Pumpkin Snickerdoodle Cookies

If you have never had a Pumpkin Snickerdoodle Cookie, you need to stop whatever you are doing and make these immediately. This fall twist on snickerdoodles is the perfect cookie for the holidays. It tastes like fall in your mouth. You have to try these.

One of my favorite cookies of all time is my mom’s Snickerdoodle cookie. The recipe actually comes from my Grandma Char and it is the softest and chewiest Snickerdoodle cookie I have ever had.
With fall just around the corner, I was thinking about what those Snickerdoodle cookies would taste like if I added pumpkin to them.
The end result: AMAZING.
My whole family devoured these cookies. They didn’t even last for 8 hours in my home. They were gone so fast.
They are so soft and chewy and have just the right amount of pumpkin in them. If you don’t believe me, try them out for yourself.

how to make pumpkin snickerdoodle cookies

Step 1: Preheat oven to 400 degrees F.

Step 2: Beat together butter, shortening, sugars, pumpkin, and egg. You could do this by hand, hand mixer, or Kitchen Aid type mixer.

Step 3: Mix in flour, baking powder, baking soda, salt, and cinnamon and mix until well combined.

Step 4: Chill dough in the refrigerator for 30-60 minutes.

Step 5: Roll dough into 1-inch balls.

Step 6: In a separate bowl, mix 1/2 cup sugar, 1 Tablespoon cinnamon and 1/2 teaspoon ground ginger.

Step 7: Roll dough balls in sugar mixture until completely coated.

Step 8: Place dough balls about 2″ apart on ungreased cookie sheet.

Step 9: Bake 7-9 minutes until lightly browned, but still soft.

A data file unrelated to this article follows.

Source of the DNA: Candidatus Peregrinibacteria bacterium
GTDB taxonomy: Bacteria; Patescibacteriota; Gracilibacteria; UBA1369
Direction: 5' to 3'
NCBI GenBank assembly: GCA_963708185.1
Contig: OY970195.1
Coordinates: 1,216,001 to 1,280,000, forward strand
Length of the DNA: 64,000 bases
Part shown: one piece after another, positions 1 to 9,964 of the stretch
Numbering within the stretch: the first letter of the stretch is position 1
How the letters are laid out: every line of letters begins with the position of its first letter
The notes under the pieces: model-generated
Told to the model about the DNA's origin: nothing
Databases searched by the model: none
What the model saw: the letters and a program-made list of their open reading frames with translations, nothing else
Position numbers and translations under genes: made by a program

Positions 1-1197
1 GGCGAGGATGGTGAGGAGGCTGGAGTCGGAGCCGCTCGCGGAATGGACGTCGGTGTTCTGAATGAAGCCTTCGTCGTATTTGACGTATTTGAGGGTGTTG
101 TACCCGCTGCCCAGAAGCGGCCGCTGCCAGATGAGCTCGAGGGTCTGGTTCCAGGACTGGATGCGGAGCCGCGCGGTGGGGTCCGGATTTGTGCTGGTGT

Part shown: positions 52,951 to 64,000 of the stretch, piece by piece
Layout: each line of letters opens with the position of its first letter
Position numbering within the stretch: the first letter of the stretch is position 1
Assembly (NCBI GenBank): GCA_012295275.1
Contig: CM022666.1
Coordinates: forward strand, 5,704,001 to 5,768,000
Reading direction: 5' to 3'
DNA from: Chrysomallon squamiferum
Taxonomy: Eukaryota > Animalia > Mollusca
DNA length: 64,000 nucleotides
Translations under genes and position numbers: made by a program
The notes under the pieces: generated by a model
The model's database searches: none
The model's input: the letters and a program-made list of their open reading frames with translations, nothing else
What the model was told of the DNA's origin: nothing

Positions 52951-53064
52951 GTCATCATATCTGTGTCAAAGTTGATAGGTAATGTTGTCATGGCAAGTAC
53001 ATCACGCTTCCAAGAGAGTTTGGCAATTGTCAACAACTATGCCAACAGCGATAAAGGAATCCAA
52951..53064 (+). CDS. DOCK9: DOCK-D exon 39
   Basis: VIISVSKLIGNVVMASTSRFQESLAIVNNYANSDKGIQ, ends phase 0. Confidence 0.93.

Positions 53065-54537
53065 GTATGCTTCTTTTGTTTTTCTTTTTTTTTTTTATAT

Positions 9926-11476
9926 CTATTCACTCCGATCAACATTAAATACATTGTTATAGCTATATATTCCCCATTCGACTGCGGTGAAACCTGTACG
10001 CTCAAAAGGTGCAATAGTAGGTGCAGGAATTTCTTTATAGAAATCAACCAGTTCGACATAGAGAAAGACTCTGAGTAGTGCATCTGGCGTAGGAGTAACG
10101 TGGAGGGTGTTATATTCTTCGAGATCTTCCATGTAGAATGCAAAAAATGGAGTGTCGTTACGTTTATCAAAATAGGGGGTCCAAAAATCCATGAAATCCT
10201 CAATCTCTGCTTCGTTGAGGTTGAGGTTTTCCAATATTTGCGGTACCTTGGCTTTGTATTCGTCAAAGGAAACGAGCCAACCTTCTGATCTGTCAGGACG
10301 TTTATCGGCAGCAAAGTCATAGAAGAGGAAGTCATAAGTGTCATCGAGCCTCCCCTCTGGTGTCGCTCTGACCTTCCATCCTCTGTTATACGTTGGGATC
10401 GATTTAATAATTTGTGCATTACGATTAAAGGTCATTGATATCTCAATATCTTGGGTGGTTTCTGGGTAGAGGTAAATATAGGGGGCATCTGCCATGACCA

Watch how to make them here:

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Watch how to make these Pumpkin Snickerdoodle Cookies here:


why do i need to chill my dough?

If you haven’t ever tried chilling your dough, you need to. Chilling your dough leads to tastier and better looking cookies. They stay puffy, they cook more evenly, and the color actually looks better.

  1. Your cookies will taste better. The sugars have more time to absorb the moisture from other ingredients. This leads to a more condensed flavor, and sweeter tasting cookies.
  2. Less spreading. Thin cookies burn faster, but as the dough chills and hardens a little bit, they don’t cook as flat. The chilling minimizes the spreading out of fat when you cook them. Everyone loves a thick chewy cookie with a soft middle.My mouth is watering just writing about these.
  3. A more appealing color. This again is related to the sugar in the cookie. Chilling the dough and sugar gives the cookie a more evenly golden color.

What do I serve with my Pumpkin Snickerdoodles

Our favorite holiday drink is our grandma’s famous Homemade Apple Cider. We love dunking our cookies into it, and getting that delicious pumpkin, cinnamon, and apple flavor, all in one bite.

We also love dunking our cookies in our Nutella Hot Chocolate. If you have never tried a Pumpkin Snickerdoodle, we recommend it with a little Nutella. If the Nutella is in Hot Cocoa form, that’s even better.

looking for more holiday cookies?

Cake Mix Christmas Cookies
Christmas Santa Cookies
Soft Pumpkin Cookies with Cinnamon Buttercream Frosting
White Chocolate Cheesecake Pumpkin Cookies

Serves: 5 dozen

Pumpkin Snickerdoodle Cookies

Soft and chewy pumpkin cookies with a sweet, sugary crust.

40 minPrep Time

9 minCook Time

49 minTotal Time

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  • 1/2 cup butter
  • 1/2 cup vegetable shortening
  • 1 cup granulated sugar
  • 1/2 cup light brown sugar
  • 1 1/3 cups pure pumpkin puree
  • 1 large egg
  • 2 3/4 cups flour
  • 2 teaspoons baking powder
  • 1 teaspoon baking soda
  • 1/2 teaspoon salt
  • 1/2 teaspoon cinnamon
  • 1/2 cup sugar, for rolling
  • 1 Tablespoon cinnamon, for rolling
  • 1/2 teaspoon ground ginger, for rolling


  1. Preheat oven to 400 degrees F.
  2. Beat together butter, shortening, sugars, pumpkin, and egg.
  3. Mix in flour, baking powder, baking soda, salt, and cinnamon and mix until well combined.
  4. Chill dough in the refrigerator for 30-60 minutes.
  5. Roll dough into 1-inch balls.
  6. In a separate bowl, mix 1/2 cup sugar, 1 Tablespoon cinnamon and 1/2 teaspoon ground ginger.
  7. Roll dough balls in sugar mixture until completely coated.